Military vets like me need early and mail-in voting. Don’t limit our access to it.

·4 min read

Voting rights

Many of my fellow veterans rely on early and mail-in voting because of service-related disabilities that make it difficult or impossible to travel to polling locations, wait in long lines, or be in noisy or chaotic crowds.

When state legislators like those in the N.C. General Assembly seek to limit early and mail-in voting, we need strong federal legislation to protect the rights of those who have sacrificed for our country.

With the recent Supreme Court decision that upheld partisan, anti-democratic attacks on voting rights, it is more critical than ever that Congress act to protect disabled veterans and other vulnerable voters.

I’m calling on North Carolina’s senators to do what it takes to pass national voter access legislation, even if it means going against their GOP colleagues. Sens. Thom Tillis and Richard Burr, must have the courage to defend the rights of those who fought to defend theirs.

Heather Murphy, Cary

UNC decision

The members of the UNC Board of Trustees should be ashamed of themselves. The rush to grant Nikole Hannah-Jones tenure was an affront to the once proud and dignified traditions of UNC, not to mention many thousands of loyal alumni who have urged restraint in this matter. It is a dark day for me, but a much darker day for my alma mater.

Charles Houseworth, Wake Forest

Institutional racism

Speaker Tim Moore and any who doubt or deny that our country was founded on racism should consult the Constitution.

Article I Section 9 allowed for the import of slaves. Article IV, Section 2 provided that escaped slaves would be returned.

Article I Section 2 deemed slaves as three-fifths of a person.

The U.S. Congress passed two Fugitive Slave Acts. The U.S. Supreme Court upheld the institution of slavery.

If the Constitution represents the founding of our country, America was founded on institutional racism and it continues to this day.

Anthony P. Moore, Raleigh

Combating crime

We are seeing an increase in serious crimes. Invariably, more policing or stricter gun laws are recommended to correct it. The real problem is that people who commit the crimes don’t have the values and skills needed to function in society.

Our education system exists with this primary goal: Getting young people ready to function successfully in the adult working world. But schools focus essentially on academic skills. These are important, but we should add a mix of social skills to teach all students how to “get along with others,” as well as emotional control and values such as treating others with respect and as an equal.

There are isolated schools taking this approach, but it needs to be a widespread.

Ken Stephenson, Raleigh

NC GOP hypocrisy

Regarding “GOP senators’ districts would get $700M in proposal,” (June 29):

The hypocrisy of Republicans in the N.C. legislature continues unabated. They speak often about saving taxpayer money and not spending it foolishly, then when it comes to spending on projects that benefit them or their counties they have no problem finding money.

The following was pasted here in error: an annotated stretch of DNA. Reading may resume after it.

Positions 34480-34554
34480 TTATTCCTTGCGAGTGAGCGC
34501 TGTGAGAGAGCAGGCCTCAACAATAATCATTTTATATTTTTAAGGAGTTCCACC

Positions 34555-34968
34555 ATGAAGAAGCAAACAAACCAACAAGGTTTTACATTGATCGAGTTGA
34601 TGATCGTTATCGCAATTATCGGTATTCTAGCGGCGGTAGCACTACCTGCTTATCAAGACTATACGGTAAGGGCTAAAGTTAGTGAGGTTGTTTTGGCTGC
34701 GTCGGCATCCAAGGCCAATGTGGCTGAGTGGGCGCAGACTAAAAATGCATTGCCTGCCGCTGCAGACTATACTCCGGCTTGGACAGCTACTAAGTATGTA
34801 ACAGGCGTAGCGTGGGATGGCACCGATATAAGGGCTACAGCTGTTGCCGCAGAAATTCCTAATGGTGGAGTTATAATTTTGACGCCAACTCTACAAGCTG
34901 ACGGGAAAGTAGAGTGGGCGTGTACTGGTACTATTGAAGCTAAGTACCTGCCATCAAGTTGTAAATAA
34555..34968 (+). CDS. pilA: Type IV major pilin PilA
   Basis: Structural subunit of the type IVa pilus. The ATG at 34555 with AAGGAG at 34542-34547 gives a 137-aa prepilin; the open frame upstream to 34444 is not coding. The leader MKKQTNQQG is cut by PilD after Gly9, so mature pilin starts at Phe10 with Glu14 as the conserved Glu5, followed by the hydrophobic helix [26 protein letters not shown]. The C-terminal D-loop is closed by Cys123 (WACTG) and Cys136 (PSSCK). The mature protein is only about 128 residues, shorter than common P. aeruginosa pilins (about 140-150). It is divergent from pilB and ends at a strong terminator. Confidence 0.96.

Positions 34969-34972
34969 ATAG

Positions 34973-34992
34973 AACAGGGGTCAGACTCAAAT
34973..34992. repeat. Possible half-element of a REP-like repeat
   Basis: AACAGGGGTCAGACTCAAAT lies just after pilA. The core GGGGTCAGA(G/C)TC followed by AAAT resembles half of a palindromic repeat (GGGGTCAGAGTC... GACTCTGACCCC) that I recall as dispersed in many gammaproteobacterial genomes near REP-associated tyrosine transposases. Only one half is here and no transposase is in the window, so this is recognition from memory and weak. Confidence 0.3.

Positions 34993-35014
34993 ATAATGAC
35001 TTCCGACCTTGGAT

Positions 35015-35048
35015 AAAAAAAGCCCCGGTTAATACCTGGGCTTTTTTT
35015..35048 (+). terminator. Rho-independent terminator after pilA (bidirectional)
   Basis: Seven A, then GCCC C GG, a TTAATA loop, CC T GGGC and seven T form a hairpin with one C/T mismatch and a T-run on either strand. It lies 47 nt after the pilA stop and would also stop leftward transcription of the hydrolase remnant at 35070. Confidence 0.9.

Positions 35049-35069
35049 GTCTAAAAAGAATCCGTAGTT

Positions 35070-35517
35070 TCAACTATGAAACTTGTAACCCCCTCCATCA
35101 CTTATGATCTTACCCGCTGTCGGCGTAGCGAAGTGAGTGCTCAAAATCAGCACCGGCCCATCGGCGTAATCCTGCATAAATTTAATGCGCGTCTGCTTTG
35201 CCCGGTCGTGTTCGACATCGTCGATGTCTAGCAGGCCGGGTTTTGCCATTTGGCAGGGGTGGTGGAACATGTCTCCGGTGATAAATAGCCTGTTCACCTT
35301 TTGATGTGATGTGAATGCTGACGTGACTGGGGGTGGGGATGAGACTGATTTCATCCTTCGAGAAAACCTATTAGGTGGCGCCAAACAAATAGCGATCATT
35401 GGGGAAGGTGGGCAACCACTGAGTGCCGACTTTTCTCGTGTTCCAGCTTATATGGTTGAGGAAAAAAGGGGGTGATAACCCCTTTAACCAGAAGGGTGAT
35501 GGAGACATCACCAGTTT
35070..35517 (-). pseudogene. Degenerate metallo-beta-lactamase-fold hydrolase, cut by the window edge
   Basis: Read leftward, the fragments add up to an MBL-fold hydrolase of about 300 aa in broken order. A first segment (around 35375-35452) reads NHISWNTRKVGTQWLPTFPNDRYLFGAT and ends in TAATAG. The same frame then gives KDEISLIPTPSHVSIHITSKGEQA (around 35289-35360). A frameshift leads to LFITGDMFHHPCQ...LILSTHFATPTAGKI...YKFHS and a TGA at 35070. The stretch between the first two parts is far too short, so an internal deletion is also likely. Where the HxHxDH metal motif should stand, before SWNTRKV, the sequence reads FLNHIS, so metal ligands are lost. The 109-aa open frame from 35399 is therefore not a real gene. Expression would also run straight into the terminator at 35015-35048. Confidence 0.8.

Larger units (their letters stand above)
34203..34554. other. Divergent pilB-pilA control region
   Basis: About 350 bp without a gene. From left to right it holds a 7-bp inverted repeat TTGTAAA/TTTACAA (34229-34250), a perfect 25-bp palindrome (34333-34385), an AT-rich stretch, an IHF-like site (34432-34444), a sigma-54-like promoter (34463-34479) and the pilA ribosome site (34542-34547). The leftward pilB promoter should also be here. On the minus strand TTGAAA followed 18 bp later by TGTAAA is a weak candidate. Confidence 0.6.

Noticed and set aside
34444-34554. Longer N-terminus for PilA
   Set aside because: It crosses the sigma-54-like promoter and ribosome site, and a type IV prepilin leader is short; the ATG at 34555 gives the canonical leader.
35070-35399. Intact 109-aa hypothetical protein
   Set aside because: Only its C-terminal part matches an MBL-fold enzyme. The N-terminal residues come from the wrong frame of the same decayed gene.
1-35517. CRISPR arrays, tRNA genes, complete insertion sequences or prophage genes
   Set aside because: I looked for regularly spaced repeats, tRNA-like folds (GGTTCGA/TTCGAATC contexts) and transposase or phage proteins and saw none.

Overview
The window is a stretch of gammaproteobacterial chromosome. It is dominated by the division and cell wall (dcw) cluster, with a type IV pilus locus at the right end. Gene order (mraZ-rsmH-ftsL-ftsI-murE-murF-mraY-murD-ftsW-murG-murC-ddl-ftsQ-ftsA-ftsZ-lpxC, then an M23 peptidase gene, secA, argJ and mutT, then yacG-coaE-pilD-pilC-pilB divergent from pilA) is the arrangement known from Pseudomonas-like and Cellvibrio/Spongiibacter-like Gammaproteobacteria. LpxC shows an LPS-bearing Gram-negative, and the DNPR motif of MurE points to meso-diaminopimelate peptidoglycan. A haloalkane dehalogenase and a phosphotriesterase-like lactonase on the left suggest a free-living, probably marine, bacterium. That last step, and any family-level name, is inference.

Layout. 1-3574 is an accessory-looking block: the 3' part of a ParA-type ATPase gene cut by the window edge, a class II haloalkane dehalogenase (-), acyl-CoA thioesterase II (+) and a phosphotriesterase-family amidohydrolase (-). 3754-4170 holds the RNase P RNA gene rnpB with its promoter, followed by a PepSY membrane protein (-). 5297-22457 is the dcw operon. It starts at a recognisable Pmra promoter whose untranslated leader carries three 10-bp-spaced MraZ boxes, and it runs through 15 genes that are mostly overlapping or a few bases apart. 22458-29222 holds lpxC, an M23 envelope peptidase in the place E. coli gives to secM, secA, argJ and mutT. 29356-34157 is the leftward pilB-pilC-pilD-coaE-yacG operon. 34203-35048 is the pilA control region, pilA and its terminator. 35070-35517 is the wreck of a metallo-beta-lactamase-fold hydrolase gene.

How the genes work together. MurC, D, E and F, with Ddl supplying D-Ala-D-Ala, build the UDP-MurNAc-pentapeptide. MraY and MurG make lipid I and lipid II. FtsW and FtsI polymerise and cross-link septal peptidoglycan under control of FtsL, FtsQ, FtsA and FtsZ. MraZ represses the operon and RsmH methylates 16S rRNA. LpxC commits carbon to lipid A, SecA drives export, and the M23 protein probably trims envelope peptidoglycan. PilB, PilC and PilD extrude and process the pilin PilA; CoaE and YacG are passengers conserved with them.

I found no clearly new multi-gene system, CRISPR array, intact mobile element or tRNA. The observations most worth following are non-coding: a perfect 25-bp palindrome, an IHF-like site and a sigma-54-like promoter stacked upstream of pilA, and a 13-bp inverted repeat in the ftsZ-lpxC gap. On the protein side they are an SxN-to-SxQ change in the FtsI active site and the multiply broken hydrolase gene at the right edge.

They recently chose not to spend to hire much-needed public defenders, who benefit the poor. The leader of the N.C. Senate also had the gall to justify not giving a cost of living adjustment to retired public employees, saying “there is no ongoing promise...” Yet, Republican legislators had no problem finding money for raises of 10-31% for some staff members. I hope they can sleep well at night.

John Reseigne, Apex

Retiree COLAs

North Carolina will have a massive $6.5 billion budget surplus over the next two years, as well as federal American Rescue Plan monies.

As a retiree with 40 years of local and state government service to North Carolina’s older adults and adults with disabilities, I was totally disappointed that yet again there was no cost of living adjustment for public sector retirees in the Senate’s budget.

With this amount of surplus available what better time is there to fund a COLA for retirees!

The value of retired public servants pensions has declined by almost 20% since the financial crisis of 2008. Pension values were never restored even after the economy recovered and the few adjustments and bonuses enacted by the legislature haven’t kept up with inflation.

Our retirees did the important work to make this state one of the fastest growing and best places to live in the U.S. They deserve better than this from the Senate.

Suzanne Merrill, Raleigh

NCSU coach

To all those bad mouthing N.C. State baseball coach Elliott Avent, the last time I checked he’s not a MD. Nor did he pretend to be one. His job is to coach baseball and instill life skills into these young men. Our tax dollars are paying large salaries to those who are supposed be advising and guiding Avent and his staff through this so they can do the jobs they were hired to do — which they did exceptionally well this year until the NCAA intervened. Avent has taken the high road and represented NCSU well. Some of the alumni, not so much

Marty Ingram, Raleigh